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  • Issue Brief
  • Disparities in Attendance During COVID-19

    This policy brief highlights disparities in school attendance during the pandemic and calls on the City to invest in an ambitious Education Recovery Plan that ensures all students can receive the academic and social-emotional support they need as they return to school.

    Apr 14, 2021

    A young girl sits in front of a laptop, taking notes with a pencil. (Photo by August de Richelieu via Pexels)
    Photo by August de Richelieu via Pexels

    As required by Local Law 10 of 2021, the NYC Department of Education (DOE) recently posted disaggregated attendance data for the month of January, marking the first time this school year that such data has been publicly available. The new brief summarizes key takeaways from the data, which provide a snapshot of student engagement during remote and blended learning and make clear that COVID-19 continues to have a disproportionate impact on marginalized student populations. While absenteeism has risen across the board this year, attendance rates are strikingly low among students living in homeless shelters, English Language Learners (ELLs), and students with disabilities, particularly at the high school level. In January 2021:

    • Students living in shelter had by far the lowest attendance rate of any student group: 75.7%, 14.1 percentage points lower than the rate for their permanently-housed peers. Ninth, tenth, and twelfth graders in shelter had attendance rates of just 64-67%, meaning they missed around one out of every three school days.
    • ELLs and students with disabilities in grade 10, along with ELL twelfth graders—roughly 30,000 students in all—missed approximately one out of every four school days.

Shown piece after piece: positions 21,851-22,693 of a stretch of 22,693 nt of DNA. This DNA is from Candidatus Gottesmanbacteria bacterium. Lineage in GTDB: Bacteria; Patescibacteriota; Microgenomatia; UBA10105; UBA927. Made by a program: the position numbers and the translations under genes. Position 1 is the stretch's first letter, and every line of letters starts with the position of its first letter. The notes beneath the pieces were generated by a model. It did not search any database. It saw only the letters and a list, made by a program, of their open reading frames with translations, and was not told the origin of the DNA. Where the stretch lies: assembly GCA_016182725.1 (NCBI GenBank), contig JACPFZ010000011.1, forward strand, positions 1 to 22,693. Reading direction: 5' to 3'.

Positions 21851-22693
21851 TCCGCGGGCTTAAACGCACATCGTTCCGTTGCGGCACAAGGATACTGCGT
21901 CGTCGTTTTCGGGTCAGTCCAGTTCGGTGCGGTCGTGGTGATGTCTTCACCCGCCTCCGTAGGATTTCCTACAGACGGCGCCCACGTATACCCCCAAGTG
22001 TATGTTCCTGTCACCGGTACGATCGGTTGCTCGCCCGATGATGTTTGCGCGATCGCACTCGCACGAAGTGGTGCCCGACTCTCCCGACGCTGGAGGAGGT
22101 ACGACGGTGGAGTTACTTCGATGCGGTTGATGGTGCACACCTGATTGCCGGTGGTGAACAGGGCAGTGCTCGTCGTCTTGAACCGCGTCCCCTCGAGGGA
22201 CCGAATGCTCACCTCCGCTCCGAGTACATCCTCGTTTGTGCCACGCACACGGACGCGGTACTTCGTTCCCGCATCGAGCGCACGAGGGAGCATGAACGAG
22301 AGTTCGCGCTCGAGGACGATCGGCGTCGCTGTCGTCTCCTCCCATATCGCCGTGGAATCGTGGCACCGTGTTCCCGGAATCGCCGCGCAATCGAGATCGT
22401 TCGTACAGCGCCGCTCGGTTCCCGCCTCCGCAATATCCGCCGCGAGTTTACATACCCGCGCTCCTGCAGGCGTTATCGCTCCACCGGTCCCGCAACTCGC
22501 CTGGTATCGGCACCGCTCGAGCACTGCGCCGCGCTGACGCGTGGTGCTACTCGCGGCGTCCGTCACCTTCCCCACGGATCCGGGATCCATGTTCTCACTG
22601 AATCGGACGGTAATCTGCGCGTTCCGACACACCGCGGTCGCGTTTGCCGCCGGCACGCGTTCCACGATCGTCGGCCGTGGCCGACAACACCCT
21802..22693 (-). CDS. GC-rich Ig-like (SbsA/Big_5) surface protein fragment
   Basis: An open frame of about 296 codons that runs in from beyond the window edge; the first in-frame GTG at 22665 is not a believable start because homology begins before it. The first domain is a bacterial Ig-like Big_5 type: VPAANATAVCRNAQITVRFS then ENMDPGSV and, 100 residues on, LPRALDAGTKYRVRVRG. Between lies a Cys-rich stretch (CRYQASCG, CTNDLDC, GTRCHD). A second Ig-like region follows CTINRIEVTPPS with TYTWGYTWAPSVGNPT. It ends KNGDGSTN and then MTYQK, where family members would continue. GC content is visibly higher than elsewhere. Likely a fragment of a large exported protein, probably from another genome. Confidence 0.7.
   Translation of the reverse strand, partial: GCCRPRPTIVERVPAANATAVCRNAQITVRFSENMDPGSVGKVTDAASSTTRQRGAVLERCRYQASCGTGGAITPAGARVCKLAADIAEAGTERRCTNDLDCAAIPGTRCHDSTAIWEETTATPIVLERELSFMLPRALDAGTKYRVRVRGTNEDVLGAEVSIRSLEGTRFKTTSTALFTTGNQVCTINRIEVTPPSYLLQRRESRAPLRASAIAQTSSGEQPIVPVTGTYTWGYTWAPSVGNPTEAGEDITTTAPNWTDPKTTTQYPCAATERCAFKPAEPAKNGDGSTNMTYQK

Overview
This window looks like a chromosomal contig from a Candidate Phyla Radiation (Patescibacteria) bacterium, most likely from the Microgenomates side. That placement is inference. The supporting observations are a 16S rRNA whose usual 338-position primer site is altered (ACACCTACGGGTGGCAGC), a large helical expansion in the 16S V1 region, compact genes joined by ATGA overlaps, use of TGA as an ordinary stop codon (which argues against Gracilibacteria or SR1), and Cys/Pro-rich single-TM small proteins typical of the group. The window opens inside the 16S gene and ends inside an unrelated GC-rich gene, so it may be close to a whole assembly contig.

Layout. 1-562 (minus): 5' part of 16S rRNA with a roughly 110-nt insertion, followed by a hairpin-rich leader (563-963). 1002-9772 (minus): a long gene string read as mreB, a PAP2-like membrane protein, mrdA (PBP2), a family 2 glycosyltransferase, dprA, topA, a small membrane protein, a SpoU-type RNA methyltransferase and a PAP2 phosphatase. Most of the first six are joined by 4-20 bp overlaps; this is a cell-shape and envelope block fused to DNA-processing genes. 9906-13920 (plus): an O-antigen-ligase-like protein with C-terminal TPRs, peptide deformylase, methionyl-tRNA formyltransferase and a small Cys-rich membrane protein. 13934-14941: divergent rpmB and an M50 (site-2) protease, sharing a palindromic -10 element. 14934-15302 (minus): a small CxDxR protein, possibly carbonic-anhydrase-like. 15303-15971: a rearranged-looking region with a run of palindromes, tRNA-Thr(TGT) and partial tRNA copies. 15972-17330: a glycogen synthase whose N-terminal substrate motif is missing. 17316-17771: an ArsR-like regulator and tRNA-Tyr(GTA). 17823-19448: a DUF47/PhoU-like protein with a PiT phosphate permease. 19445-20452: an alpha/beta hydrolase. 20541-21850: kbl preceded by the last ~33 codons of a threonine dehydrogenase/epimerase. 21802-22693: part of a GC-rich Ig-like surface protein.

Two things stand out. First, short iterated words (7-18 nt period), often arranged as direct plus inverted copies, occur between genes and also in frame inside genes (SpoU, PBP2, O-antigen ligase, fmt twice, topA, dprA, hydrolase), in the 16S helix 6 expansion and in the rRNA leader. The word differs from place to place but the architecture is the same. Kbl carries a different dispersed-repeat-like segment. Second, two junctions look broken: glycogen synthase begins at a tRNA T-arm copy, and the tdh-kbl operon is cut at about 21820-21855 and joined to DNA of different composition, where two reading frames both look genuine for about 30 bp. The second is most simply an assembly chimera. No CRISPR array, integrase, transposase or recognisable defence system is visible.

• The attendance rate for ELL tenth graders was 10.1 percentage points lower than the 2018-19 attendance rate for ELLs in tenth grade, a notably larger decline than for non-ELLs; students with disabilities also saw larger drops in attendance, relative to the 2018-19 school year, than their peers without disabilities.

    The latest attendance data should spur City Hall and the DOE to action. Tens of thousands of students are still struggling to access an education because of the pandemic or are at risk of disconnecting from school entirely. With the DOE poised to get billions of dollars in COVID-19 relief funding, now is the time to put forward a comprehensive plan for an equitable recovery.”

    Kim Sweet, AFC’s Executive Director

    AFC is recommending that the City’s plan for using its $7 billion in federal education COVID-19 funding include:

    • Investing in a corps of professionals, including bilingual staff and shelter-based staff, to focus on academic support, social-emotional support, and outreach to students and families.
    • Engaging in intentional, proactive planning and outreach to ensure that the new Summer Rising program benefits all students—including students with disabilities, ELLs, and students experiencing homelessness—and provides the specialized supports these populations need.
    • Providing targeted academic and mental health supports; for example, one-on-one or small group tutoring, evidence-based literacy curricula, and staff such as social workers and behavior specialists who can provide direct services to students.
    • Investing in intensive, targeted outreach to re-engage students and families who are currently disconnected from school.
    • Providing make-up services and specialized support for students with disabilities and ELLs who did not receive their legally mandated instruction during the pandemic.
    • Allowing 21-year-old students who would otherwise age out of school this year to attend Summer Rising and return to school next year so they can finish their diploma requirements or meet transition goals, particularly given the particularly low attendance rates for high school students. Just yesterday, the New York State Education Department issued a memo strongly encouraging districts to allow students aging out of school to attend summer school and, if needed, return to school for the 2021-2022 school year.

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